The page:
Fifth Sunday of Lent


St. Joseph

Today we’re sharing the example of two saints whose feasts days fell during the week.

As in other areas of Christian life, St. Joseph is a great exemplar for us of Lenten virtues that we would do well to ponder and emulate.

He first teaches us about the silence needed in Lent. The state of the desert is meant to be one of exterior and interior silence, when we remove ourselves from the distractions that crowd our lives with so much noise that we can’t hear God and so much clutter that we can’t see Him. St. Joseph is a man of silence, who didn’t speak a word in Sacred Scripture. Silence is not so much an emptying but an active listening to the God who in silence speaks. In 2005, Pope Benedict stated that in a world like ours, which does not foster quiet and recollection, we all need to be “infected” with St. Joseph’s silence so that we can hear God’s voice.

Second, St. Joseph teaches us about the obedience Lent cultivates. Lent is about learning to obey as Christ obeyed. St. Joseph shows us the way. We see his prompt obedience in his response to God who spoke to him in dreams not to be afraid to receive Mary into his home, to arise and flee with Jesus and Mary to Egypt, and to return with them to Galilee. It would have been easy for Joseph, even in a pre-Freudian age, to deconstruct these dreams according to the standard of his conscious desires. Each dream was asking him to do something life-changing: to alter his notion of what his marriage would entail, to leave his job and his relatives completely behind and journey through the desert; to return once life was settled. In each of these circumstances, however, Joseph obeyed immediately. He teaches us how to have Christ’s obedient mindset.

Prayer to St. Joseph

To you, O blessed Joseph, do we come in our afflictions, and having implored the help of your most holy Spouse, we confidently invoke your patronage also.

Through that charity which bound you to the Immaculate Virgin Mother of God and through the paternal love with which you embraced the Child Jesus, we humbly beg you graciously to regard the inheritance which Jesus Christ has purchased by his Blood, and with your power and strength to aid us in our necessities.

O most watchful guardian of the Holy Family, defend the chosen children of Jesus Christ; O most loving father, ward off from us every contagion of error and corrupting influence; O our most mighty protector, be kind to us and from heaven assist us in our struggle with the power of darkness.

As once you rescued the Child Jesus from deadly peril, so now protect God’s Holy Church from the snares of the enemy and from all adversity; shield, too, each one of us by your constant protection, so that, supported by your example and your aid, we may be able to live piously, to die in holiness, and to obtain eternal happiness in heaven. 


See more about St. Joseph here


Fifth Sunday of Lent

To help you take this prayer to heart, you can pray the words, “Christ with me, Christ before me, Christ behind me,” every time you do one of the following:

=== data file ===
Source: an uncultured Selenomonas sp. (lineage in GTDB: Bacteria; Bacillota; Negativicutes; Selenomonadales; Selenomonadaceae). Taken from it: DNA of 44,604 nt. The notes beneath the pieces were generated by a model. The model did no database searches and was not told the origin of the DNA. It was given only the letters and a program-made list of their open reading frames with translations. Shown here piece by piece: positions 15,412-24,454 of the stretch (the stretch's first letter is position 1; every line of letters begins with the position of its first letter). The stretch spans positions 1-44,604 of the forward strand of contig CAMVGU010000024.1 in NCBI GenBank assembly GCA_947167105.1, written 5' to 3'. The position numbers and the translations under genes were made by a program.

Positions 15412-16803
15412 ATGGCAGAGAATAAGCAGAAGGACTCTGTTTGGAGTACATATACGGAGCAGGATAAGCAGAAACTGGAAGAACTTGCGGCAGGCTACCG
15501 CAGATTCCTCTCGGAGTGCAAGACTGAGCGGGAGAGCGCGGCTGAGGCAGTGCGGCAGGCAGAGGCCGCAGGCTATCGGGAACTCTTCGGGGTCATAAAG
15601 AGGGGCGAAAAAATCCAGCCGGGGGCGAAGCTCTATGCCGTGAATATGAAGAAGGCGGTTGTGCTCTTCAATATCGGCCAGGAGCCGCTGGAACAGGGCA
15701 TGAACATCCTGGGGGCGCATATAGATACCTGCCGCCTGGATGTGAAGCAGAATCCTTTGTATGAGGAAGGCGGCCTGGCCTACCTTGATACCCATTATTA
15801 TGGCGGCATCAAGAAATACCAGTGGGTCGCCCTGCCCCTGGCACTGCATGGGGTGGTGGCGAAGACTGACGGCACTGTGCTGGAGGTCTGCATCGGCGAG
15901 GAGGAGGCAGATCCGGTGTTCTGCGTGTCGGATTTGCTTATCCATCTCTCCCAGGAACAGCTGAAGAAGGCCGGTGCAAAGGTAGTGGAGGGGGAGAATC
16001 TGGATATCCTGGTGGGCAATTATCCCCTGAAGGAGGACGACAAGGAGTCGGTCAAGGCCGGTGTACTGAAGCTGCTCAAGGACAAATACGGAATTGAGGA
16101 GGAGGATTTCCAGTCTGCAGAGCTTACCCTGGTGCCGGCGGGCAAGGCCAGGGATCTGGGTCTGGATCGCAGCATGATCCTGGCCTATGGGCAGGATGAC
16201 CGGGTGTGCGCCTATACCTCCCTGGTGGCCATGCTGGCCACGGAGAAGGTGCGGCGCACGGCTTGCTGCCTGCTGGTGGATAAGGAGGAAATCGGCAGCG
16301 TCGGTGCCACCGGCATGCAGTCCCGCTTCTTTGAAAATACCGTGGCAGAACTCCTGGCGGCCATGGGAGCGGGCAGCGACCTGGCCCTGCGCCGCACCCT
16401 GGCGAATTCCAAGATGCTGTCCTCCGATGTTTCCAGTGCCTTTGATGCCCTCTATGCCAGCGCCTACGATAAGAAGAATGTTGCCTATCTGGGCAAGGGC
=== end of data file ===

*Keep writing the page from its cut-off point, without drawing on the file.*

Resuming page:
• do a kind deed for someone.
  • become the recipient of a kind deed.
  • take a moment to rest.
  • think of someone they love.
  • think of someone they dislike.
  • hear someone compliment another.
  • see someone in need of help.

This practice will remind you to see Christ in the people they encounter, which will help you grow in friendship with the Lord.

Lent is a time of spiritual renewal for all of us. By taking St. Patrick’s Breastplate to heart, people will draw closer to God and one another.

St. Patrick’s Breastplate

Christ with me, Christ before me, Christ behind me,
Christ in me, Christ beneath me, Christ above me,
Christ on my right, Christ on my left,
Christ when I lie down, Christ when I sit down,
Christ in the heart of every man who thinks of me,
Christ in the mouth of every man who speaks of me,
Christ in the eye that sees me,
Christ in the ear that hears me.



Lent is a time to think of others

Times are difficult for everyone at the moment particularly the most vulnerable people in the world. This week perhaps we can help the Lenten Campaign of Trocaire. Trocaire is the overseas development agency of the Irish Catholic Bishops’ Conference, which facilitates. our commitment to the needs of the Third World.  

Read more: Trocaire


Readings for Fifth Sunday of Lent

The First Reading from Jeremiah tells the people that the Lord will make a new covenant with them, planting the law within their hearts.

A prayer for God’s mercy and forgiveness. (Psalm).

St. Paul to the Hebrews (Second Reading) reminds us that through his sufferings, Jesus gained salvation for all who obey him.

Jesus teaches his disciples about the way in which he will be glorified by God, and a voice from heaven is heard to affirm this teaching. (Gospel).

Today’s Gospel reading is taken from the Gospel of John. We are reading much further into John’s Gospel than we have for the past two weeks. Chapter 12 of John’s Gospel is a preparation for the beginning of the passion narrative to follow.

Today’s Mass Readings
Sunday’s Mass Readings
Thought for Today
Saints of the Day

Lenten Prayer

If Joseph had not hammered straight nails into honest wood

If Joseph had not cherished his Mary as he should

If Joseph had not proved a man both kind and wise would he have drawn with favour the child’s all probing eyes?

Would Christ have prayed Our Father or called that name in death unless he first honoured Joseph of Nazareth?

O God, Who did vouchsafe to send your Confessor and Bishop, St. Patrick, to preach your glory , grant, through his merits and intercession, that what you command us to do, we may, by your mercy, be enabled to perform.

Through our Lord Jesus Christ, your Son, Who lives and reigns with you in the unity of the Spirit, world without end. 




Lots more Lenten resources here